I can only speak from personal experience, as I am not an expert in nutrition. The SCD has provided me a huge amount of relief from my IBS symptoms of gas and bloating, and motility. As I said, not a complete elimination of symptoms, but much more relief than when I was eating lots of starches (which is what I've done my whole life), or even when I spent several months gluten and dairy free.
The article you posted did have some interesting tidbits. It mentions the fact that the SCD hasn't been well studied because, unlike pharmaceutical studies, it is difficult to get funding. It's also difficult to create a control group to compare the effects. I am aware of the clinical trial. My husband is considering participating.
Another interesting thing in the article is that doctors agree that there may be subtypes of IBD, which explains why some people respond to the diet, and others respond to drugs. I think IBS also has subtypes. Most doctors in the article agreed that if the diet helped their patients, then it was worth a try.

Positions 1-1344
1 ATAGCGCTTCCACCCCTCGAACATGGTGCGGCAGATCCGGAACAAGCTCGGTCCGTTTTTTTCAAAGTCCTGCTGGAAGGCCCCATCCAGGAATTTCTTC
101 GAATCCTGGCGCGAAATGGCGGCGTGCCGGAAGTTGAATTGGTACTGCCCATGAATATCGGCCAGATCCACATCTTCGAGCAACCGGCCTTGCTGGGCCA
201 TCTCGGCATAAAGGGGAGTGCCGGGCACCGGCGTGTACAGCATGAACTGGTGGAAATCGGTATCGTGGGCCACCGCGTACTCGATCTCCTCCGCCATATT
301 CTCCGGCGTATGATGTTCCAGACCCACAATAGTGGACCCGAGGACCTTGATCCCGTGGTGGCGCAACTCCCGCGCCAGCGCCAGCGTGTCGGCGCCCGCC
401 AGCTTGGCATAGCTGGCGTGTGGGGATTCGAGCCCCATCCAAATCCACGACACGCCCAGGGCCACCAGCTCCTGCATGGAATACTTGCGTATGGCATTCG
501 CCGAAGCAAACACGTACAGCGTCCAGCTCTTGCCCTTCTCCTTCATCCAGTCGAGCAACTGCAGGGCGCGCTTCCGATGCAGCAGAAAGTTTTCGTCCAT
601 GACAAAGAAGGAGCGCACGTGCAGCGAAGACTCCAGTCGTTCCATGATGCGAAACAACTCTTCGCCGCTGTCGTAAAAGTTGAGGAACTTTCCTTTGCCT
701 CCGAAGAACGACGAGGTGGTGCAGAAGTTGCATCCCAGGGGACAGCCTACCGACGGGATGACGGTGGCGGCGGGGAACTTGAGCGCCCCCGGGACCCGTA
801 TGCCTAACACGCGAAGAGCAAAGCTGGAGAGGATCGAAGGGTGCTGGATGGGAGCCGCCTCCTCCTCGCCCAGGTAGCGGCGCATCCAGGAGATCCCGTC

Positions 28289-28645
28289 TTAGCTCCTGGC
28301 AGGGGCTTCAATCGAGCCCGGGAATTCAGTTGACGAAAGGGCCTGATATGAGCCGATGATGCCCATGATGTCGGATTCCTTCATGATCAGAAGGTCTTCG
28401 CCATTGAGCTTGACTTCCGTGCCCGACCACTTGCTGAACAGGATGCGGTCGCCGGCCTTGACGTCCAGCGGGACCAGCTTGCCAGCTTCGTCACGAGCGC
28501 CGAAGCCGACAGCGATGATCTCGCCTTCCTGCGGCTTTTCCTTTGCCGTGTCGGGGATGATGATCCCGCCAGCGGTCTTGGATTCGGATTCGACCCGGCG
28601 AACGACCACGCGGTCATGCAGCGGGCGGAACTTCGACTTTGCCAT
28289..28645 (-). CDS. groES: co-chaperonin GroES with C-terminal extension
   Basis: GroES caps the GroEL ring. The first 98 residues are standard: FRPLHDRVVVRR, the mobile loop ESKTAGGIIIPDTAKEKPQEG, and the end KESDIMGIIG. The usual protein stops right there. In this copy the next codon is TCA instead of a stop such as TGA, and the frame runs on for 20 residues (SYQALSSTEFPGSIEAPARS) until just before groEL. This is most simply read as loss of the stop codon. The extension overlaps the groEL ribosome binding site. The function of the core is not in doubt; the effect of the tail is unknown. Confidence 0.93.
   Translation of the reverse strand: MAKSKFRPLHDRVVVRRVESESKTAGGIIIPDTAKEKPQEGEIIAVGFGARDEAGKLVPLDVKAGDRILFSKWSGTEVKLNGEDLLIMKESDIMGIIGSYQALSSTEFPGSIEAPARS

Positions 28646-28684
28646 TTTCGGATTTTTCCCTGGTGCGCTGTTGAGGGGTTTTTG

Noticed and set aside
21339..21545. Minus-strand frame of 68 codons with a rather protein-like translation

The article does not accurately represent the science behind the SCD. It mentions doctors saying that the diet is contradictory, in that table sugar is not allowed, but fruit sugar is. This has to do monosaccharides (such as fructose) versus disaccharides (such as sucrose), and how they are fermented in the gut. The science of this process is well explained by the medical doctor who originally designed the Specific Carbohydrate Diet.
Finally, you mention that the SCD is nutritionally lacking in foods that convert to short-chain fatty acids. And, based on my research, all dietary fiber, including vegetables, fruits, legumes, and nuts, convert to short-chain fatty acids in the gut. There is no shortage of fiber on the SCD. You may be interested in this article on this topic.